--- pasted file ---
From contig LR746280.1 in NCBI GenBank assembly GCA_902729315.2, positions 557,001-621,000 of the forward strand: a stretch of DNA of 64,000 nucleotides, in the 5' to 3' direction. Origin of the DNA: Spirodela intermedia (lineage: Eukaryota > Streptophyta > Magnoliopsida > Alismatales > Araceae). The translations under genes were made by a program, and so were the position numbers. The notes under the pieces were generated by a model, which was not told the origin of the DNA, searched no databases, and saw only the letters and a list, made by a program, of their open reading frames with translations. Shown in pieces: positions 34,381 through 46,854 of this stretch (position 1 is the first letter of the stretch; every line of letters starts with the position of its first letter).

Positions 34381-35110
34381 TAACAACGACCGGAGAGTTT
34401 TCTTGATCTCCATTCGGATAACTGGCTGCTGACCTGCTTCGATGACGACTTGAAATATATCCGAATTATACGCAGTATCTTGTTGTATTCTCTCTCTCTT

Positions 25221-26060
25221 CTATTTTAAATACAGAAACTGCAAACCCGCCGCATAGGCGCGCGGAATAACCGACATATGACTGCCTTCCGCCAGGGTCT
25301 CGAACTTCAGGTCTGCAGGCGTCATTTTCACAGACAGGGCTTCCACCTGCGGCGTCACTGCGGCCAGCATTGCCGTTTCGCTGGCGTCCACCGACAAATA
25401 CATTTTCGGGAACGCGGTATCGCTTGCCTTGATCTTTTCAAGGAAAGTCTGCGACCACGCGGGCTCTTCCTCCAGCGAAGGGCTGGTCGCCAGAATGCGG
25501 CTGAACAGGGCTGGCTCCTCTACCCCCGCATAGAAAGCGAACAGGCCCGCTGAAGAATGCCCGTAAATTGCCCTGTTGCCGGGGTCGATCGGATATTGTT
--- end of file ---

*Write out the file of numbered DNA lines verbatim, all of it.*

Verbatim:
From contig LR746280.1 in NCBI GenBank assembly GCA_902729315.2, positions 557,001-621,000 of the forward strand: a stretch of DNA of 64,000 nucleotides, in the 5' to 3' direction. Origin of the DNA: Spirodela intermedia (lineage: Eukaryota > Streptophyta > Magnoliopsida > Alismatales > Araceae). The translations under genes were made by a program, and so were the position numbers. The notes under the pieces were generated by a model, which was not told the origin of the DNA, searched no databases, and saw only the letters and a list, made by a program, of their open reading frames with translations. Shown in pieces: positions 34,381 through 46,854 of this stretch (position 1 is the first letter of the stretch; every line of letters starts with the position of its first letter).

Positions 34381-35110
34381 TAACAACGACCGGAGAGTTT
34401 TCTTGATCTCCATTCGGATAACTGGCTGCTGACCTGCTTCGATGACGACTTGAAATATATCCGAATTATACGCAGTATCTTGTTGTATTCTCTCTCTCTT

Positions 25221-26060
25221 CTATTTTAAATACAGAAACTGCAAACCCGCCGCATAGGCGCGCGGAATAACCGACATATGACTGCCTTCCGCCAGGGTCT
25301 CGAACTTCAGGTCTGCAGGCGTCATTTTCACAGACAGGGCTTCCACCTGCGGCGTCACTGCGGCCAGCATTGCCGTTTCGCTGGCGTCCACCGACAAATA
25401 CATTTTCGGGAACGCGGTATCGCTTGCCTTGATCTTTTCAAGGAAAGTCTGCGACCACGCGGGCTCTTCCTCCAGCGAAGGGCTGGTCGCCAGAATGCGG
25501 CTGAACAGGGCTGGCTCCTCTACCCCCGCATAGAAAGCGAACAGGCCCGCTGAAGAATGCCCGTAAATTGCCCTGTTGCCGGGGTCGATCGGATATTGTT